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    Ongoing observations by End Point Dev people

    CI/CD with Azure DevOps

    Dylan Wooters

    By Dylan Wooters
    August 28, 2022

    Moonrise in Sibley Volcanic Park. The sun casts a shadow over everything but the tops of the trees and a brown, grassy hill. The moon has risen just above the hill, against the backdrop of a light blue cloudless evening sky.
    Photo by Dylan Wooters, 2022.

    A development process that includes manual builds, tests, and deployments can work for a small-scale project, but as your codebase and team grow, it can quickly become time-consuming and unwieldy. This can be particularly true if you’re a .NET developer. We all know the struggle of merging in the latest feature and clicking build in Visual Studio, only to have it fail, citing cryptic errors. “Maybe a clean will fix it?”

    If this sounds like your current situation, it’s likely time to consider building a Continuous Integration and Continuous Deployment pipeline, commonly known as “CI/CD”. A good CI/CD pipeline will help you automate the painful areas of building, testing, and deploying your code, as well as help to enforce best practices like pull requests and build verification.

    There are many great options to choose from when selecting a CI/CD tool. There are self-hosted options like Jenkins and TeamCity. There are also providers like GitHub and Azure DevOps, which offer CI/CD alongside cloud-hosted source control. All of these options have pros and cons, but if you’re looking for a large feature set, flexibility, and in particular good support for .NET solutions, you should consider Azure DevOps.

    In this post, I’ll show you how to set up an Azure CI/CD pipeline for a self-hosted .NET MVC web solution targeting two different environments.

    Creating Environments

    The first step is to sign up for a free account at Azure DevOps. Once you have your account created, you can then create your Environments. The Environments are the places where you want your app to be deployed.

    In the case of a recent project here at End Point Dev, we had three different environments—UAT, Stage, and Production—all running as IIS websites on self-hosted Windows VMs. The UAT environment was on the UAT server, and the Stage and Production environments were on the Production server. So you’ll want to plan out your environments accordingly.

    Once you do so, head to Azure DevOps and then click on Environments under the Pipelines section, then click Create Environment.

    Azure DevOps. A menu in the drawer on the left has Pipelines expanded, with Environments selected in its sub-menu. On the right, outside the menu, is a button that reads Create environment.

    Then enter a name from the environment and select Virtual Machines and click Next.

    A dialog box called “New environment.” The Name field is filled out as “UAT,” and the Description field is filled out with “Testing environment.” The Resource field has three radio buttons, with Virtual machines selected. There is a “Next” button at the bottom of the dialog, which is highlighted.

    In the following window, select Generic Provider, and then select your OS, which in our case is Windows. You will see a registration script with a copy icon next to it. Click the icon to copy the (rather lengthy) PowerShell registration script to the clipboard, and then paste it into a text file.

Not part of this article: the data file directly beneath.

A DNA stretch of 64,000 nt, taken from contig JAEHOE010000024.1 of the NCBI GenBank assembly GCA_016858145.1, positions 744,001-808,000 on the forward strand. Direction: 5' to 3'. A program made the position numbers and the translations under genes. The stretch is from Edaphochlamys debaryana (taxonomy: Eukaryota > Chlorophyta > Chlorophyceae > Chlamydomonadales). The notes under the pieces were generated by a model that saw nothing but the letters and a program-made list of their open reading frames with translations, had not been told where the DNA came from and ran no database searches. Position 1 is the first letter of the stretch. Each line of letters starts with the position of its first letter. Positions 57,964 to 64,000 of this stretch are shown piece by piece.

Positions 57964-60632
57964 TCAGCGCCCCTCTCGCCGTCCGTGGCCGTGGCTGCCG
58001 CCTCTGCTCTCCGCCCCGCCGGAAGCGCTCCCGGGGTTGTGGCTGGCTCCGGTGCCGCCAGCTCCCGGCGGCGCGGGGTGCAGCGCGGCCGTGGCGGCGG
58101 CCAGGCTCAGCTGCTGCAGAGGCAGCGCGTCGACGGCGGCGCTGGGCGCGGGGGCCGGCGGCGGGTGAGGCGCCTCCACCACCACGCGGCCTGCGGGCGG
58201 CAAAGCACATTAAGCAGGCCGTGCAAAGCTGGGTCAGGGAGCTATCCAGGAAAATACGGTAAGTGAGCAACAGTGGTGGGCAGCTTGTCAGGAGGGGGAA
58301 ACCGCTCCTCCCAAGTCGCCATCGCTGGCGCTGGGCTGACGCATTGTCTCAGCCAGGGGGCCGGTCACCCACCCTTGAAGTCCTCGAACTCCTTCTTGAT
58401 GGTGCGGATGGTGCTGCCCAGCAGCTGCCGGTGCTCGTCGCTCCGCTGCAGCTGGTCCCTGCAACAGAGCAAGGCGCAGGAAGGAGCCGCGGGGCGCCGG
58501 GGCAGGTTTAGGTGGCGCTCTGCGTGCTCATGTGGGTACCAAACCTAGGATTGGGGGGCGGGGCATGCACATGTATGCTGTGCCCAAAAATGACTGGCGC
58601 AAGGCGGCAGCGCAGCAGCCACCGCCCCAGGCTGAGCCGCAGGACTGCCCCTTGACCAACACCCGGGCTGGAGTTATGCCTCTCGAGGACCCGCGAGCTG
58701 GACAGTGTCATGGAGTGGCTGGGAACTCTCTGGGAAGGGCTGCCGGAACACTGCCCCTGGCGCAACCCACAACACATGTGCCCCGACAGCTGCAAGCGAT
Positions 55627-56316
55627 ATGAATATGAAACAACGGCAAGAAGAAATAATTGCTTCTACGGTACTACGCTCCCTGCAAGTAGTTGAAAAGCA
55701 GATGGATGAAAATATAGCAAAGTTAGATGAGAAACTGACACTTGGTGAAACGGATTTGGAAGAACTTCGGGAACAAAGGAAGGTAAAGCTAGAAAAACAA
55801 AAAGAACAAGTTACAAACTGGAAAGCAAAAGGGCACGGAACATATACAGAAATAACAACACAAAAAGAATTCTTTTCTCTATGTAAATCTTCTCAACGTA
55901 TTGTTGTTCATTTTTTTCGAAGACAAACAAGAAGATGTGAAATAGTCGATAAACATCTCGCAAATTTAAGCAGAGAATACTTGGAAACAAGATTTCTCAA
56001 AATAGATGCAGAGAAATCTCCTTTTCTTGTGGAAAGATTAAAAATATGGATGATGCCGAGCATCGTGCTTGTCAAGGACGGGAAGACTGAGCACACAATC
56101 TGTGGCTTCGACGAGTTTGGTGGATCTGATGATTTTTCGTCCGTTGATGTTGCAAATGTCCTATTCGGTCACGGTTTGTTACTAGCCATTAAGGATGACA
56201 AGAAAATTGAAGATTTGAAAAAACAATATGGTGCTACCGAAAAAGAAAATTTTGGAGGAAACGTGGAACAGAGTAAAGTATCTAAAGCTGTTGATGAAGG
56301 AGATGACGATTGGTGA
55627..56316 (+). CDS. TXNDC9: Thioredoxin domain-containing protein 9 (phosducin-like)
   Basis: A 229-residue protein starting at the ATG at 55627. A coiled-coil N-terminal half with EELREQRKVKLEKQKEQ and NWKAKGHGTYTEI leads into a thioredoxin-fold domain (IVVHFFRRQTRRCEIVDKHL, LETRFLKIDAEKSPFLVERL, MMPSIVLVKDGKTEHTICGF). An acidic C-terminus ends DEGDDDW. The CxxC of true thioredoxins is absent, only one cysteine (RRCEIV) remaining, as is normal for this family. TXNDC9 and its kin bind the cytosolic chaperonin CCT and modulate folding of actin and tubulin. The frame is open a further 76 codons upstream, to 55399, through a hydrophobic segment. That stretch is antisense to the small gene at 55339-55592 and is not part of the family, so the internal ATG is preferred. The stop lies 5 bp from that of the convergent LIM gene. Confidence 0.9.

The same “New environment” dialog. Under the “Virtual machine resource” section, “Provider” has “Generic provider” selected, “Operating system” has “Windows” selected, and under “Registration script” is a copy icon with instructions to run it in PowerShell.

    Next, connect to the target environment. Open a PowerShell window as Administrator, copy and paste the registration script, and then press Enter. The PowerShell script will then do its magic and register the environment with Azure. It may take a minute to run, but afterwards you should see a success message.

    Now, if you head back to Azure DevOps and click on the Environment, you should see the server name of the machine that you ran the PowerShell script on. The server name is referred to as a Resource in Azure.

    The UAT Environment, Resources tab. It shows a server with a redacted name and a latest job ID with a green check mark.

    You will then want to complete the above steps for each of your additional target environments, for example, Staging and Production. In our case, Staging and Production are hosted on the same web server, so we only need to create one additional environment (Production) in Azure.

    The Production Enviroment, Resources tab.

    Creating the Pipelines

    Now it’s time to create the actual Pipeline. The Pipeline will be responsible for building and deploying your app to the Environments that you created in the previous step. To start, Click on Pipelines in Azure DevOps, and then click the Create Pipeline button.

    Azure DevOps. A menu in the drawer on the left has Pipelines expanded, with Pipelines selected in its sub-menu. Outside the menu is a button that reads Create Pipeline.

    You’ll then be asked where your source code lives. In our case, the source code exists in a repo in Azure DevOps. The nice thing about Azure is that you can also target source code that exists on another provider, for example, GitHub, Bitbucket, or even a self-hosted Git repo (Other Git). Click on your hosting provider and follow the instructions.